And, yes, it dissolves the previous layer and merges seamlessly into the scraps, so there’s no need to peel anything off. I was delighted to discover that!
I’ve been exploring the low-temperature end of extrusion around 200-210 C with the plate at 110 C. The thread doesn’t bond perfectly and tends to pull up at corners, so a higher extrusion temperature seems like a Good Idea.
Fortunately, I’m printing a series of fairing clamp plates for our bikes that serve perfectly well as adhesion tests: they’re usable even if they’re not perfect.
You’ve many choices: Here is mine to you. I’ve just spent a few hours testing a Metal Leaf Adhesive purchased from a hobby store (Michael’s). I’m working another project but, I saw your efforts and the point is – This spray adhesive survived my 25 minute 350 degrees F oven testing without loosing adhesion. So, the idea is for you to, instead of using your homemade ABS goop adhesive, use an easy aerosol spray adhesive on your aluminum plate. The spray adhesive cures to tacky within two minutes. Plenty of time for your setting up. It remains tacky for up to 24 hours. Plenty of time for your setup. ;-)
Application: Spray a thin coating of adhesive and if you are able an even layer. Even if you aren’t able you would be hard pressed to spray enough to effect a height difference to your parts. Prepare your build-setup. I’m sure your machine warm-up cycle is enough time for the adhesive to be set for proper tack.
Clean-up: Dampen a cloth with ‘Goof Off’ (My fav. – its like magic.) or the competitor ‘Goo Gone’ (Not magic but, it sort of works.) Re-spray and print again. Fast, clean, efficient and pro-fes-sion-al?
My bot is down. Maybe you can try sooner than I can get new electrics. Even though I know it’ll work well.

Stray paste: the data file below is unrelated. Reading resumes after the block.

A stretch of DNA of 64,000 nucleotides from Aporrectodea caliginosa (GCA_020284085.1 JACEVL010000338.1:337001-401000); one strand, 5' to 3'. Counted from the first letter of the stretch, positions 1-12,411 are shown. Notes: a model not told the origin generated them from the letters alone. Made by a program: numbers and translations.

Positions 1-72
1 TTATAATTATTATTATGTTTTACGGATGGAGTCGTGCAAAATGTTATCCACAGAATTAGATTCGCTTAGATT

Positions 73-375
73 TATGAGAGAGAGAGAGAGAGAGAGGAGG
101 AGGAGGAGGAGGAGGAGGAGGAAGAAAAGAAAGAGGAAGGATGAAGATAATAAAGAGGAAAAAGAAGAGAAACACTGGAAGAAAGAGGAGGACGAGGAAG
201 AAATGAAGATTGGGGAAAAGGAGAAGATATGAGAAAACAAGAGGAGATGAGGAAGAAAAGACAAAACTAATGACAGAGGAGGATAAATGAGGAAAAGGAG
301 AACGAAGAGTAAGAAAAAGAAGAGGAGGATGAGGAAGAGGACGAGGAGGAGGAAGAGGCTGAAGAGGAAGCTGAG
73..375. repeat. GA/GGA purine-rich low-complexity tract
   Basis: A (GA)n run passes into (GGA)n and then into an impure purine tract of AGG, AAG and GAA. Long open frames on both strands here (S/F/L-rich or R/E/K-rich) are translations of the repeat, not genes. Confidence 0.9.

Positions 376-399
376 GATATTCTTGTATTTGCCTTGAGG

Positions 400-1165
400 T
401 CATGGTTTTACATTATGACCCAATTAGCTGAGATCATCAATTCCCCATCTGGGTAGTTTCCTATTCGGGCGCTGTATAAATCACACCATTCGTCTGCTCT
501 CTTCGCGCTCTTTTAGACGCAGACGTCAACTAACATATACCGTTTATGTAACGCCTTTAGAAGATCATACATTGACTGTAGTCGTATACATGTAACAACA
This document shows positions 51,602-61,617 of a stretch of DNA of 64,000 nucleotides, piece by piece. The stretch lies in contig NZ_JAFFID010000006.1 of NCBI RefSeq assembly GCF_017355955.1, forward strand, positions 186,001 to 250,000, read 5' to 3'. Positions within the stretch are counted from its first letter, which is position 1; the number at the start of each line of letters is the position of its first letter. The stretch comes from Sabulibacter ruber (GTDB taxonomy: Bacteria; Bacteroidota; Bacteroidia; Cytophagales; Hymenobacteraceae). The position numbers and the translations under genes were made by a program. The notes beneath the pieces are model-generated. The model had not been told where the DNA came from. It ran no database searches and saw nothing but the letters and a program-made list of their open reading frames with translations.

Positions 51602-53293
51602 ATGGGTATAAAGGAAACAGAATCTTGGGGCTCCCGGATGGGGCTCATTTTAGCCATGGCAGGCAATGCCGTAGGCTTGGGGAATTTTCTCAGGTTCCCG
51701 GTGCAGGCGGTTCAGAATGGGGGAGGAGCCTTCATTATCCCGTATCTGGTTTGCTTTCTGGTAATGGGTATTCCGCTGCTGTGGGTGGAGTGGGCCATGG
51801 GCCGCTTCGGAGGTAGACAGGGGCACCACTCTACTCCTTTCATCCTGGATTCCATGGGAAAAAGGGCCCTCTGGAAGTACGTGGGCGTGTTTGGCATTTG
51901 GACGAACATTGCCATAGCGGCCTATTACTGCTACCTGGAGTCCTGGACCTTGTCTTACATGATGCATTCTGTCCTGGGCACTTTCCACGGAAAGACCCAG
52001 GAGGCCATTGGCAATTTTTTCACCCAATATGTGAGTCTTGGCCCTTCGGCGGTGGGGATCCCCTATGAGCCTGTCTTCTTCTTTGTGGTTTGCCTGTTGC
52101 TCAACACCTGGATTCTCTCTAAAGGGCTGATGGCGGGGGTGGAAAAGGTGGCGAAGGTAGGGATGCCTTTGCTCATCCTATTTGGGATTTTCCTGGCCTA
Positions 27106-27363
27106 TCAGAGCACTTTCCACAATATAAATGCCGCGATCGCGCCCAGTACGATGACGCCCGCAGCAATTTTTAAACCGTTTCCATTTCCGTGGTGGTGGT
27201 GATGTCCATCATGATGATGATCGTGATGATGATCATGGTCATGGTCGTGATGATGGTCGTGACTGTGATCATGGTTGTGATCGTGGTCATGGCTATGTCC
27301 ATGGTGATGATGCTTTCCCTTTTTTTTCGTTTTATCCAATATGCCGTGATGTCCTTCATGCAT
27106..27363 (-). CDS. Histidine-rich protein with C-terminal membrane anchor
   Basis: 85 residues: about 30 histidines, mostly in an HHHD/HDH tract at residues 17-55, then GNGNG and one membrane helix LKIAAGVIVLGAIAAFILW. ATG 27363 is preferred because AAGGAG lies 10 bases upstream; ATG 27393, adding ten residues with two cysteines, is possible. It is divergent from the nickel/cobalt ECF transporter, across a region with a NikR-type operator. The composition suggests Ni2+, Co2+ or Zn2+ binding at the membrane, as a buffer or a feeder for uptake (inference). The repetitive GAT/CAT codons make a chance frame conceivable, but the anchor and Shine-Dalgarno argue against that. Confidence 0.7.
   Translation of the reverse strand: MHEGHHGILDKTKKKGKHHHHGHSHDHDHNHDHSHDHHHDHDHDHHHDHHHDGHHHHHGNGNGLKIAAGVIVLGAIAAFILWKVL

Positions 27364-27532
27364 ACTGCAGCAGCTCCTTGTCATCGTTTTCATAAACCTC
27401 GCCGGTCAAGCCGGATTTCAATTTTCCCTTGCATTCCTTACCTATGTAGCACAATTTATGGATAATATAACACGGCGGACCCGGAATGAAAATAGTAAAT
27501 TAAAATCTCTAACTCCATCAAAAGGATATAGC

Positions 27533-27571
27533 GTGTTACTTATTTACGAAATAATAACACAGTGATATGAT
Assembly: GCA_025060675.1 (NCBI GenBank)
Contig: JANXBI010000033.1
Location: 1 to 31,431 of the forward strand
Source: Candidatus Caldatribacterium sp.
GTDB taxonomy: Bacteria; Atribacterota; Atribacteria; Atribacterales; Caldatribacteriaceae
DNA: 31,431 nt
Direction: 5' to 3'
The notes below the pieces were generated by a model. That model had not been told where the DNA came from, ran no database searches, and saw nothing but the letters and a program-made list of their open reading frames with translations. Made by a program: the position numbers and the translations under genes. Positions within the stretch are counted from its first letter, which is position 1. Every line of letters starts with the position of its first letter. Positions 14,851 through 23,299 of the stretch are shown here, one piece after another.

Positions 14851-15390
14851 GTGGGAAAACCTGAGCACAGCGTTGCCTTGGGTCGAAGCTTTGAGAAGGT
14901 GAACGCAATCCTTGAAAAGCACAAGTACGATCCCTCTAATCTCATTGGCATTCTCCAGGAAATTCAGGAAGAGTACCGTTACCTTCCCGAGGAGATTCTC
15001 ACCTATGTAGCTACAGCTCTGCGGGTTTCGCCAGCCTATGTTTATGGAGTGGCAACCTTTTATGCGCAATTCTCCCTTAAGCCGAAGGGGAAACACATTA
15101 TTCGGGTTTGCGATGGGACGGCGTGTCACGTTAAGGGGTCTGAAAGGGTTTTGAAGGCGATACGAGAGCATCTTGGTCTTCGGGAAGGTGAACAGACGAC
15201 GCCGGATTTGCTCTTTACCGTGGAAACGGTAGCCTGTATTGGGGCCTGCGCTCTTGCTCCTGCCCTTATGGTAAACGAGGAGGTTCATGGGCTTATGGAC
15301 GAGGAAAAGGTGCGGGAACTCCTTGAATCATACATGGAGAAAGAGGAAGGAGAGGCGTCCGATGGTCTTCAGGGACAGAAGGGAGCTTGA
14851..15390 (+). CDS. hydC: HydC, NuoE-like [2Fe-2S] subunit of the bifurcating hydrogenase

There’s a can of 3M Super 77 spray adhesive sitting on the shelf that’s probably exactly the same stuff, what with there being only a few manufacturers of spray sticky, and I’ve been wondering what I bought it for… this may be the reason.
I’ll certainly give it a try, because the ABS-in-MEK mixture is just so nasty. On the other paw, the reason that can has been sitting on the shelf is that I really dislike spraying sticky stuff indoors: the overspray stays with you forever. If it works, I’ll need a downdraft vent hood in a big way.
Thanks for the suggestion…
Op – I just thought. If you really want your cancer causing MEK home made adhesive then a cheap spray bottle will work. Or you can get techy and use one of those kit aerosol spray bottles filled with your stuff. Or an airbrush. That’s how the composite shops do their spray release agents. You just need a layer of your non-release agent. :-)
Not with the syrup-like viscosity I’ve been using!
It turns out that a very very thin ABS layer isn’t as effective as a relatively thick layer, because the extruded thread doesn’t bond as well to thin ABS. I think the thread chills too quickly to melt its way into a thin film, but has enough time to soften a thick film.
A “thick film” is still much less than 0.1 mm, though, so it’s not much plastic at all.